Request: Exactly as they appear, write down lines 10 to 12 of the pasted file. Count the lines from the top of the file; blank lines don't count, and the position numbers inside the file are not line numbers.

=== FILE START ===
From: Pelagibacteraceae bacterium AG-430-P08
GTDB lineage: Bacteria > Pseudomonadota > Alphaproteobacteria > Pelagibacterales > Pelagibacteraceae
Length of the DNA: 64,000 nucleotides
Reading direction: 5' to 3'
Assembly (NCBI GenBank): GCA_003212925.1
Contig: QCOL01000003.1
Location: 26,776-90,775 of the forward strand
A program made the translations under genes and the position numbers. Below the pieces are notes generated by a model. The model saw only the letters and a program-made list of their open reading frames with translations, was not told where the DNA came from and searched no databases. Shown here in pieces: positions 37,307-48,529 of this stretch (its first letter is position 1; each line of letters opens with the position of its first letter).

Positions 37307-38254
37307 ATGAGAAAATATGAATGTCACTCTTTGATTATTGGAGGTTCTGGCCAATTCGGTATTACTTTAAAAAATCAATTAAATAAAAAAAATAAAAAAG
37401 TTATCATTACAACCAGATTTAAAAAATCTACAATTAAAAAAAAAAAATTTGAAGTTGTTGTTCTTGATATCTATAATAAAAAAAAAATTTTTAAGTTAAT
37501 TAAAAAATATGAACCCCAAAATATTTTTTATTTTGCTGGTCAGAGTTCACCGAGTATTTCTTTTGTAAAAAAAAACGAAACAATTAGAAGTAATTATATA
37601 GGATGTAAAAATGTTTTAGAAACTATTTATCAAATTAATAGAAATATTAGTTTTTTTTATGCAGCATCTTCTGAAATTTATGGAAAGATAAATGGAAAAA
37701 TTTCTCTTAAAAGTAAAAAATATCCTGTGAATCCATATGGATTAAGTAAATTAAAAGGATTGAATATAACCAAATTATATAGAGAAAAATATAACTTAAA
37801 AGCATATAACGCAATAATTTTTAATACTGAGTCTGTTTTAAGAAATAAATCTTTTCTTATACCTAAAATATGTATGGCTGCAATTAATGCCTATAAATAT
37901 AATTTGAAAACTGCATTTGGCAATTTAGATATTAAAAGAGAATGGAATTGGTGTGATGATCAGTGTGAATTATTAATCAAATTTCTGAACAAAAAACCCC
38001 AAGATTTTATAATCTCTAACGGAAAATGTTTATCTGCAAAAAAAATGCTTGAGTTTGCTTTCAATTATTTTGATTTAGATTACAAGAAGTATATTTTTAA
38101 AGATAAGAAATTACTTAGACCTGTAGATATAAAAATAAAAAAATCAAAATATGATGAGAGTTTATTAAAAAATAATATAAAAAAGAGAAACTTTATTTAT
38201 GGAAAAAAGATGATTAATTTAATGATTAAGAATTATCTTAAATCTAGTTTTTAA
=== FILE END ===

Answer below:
37307 ATGAGAAAATATGAATGTCACTCTTTGATTATTGGAGGTTCTGGCCAATTCGGTATTACTTTAAAAAATCAATTAAATAAAAAAAATAAAAAAG
37401 TTATCATTACAACCAGATTTAAAAAATCTACAATTAAAAAAAAAAAATTTGAAGTTGTTGTTCTTGATATCTATAATAAAAAAAAAATTTTTAAGTTAAT
37501 TAAAAAATATGAACCCCAAAATATTTTTTATTTTGCTGGTCAGAGTTCACCGAGTATTTCTTTTGTAAAAAAAAACGAAACAATTAGAAGTAATTATATA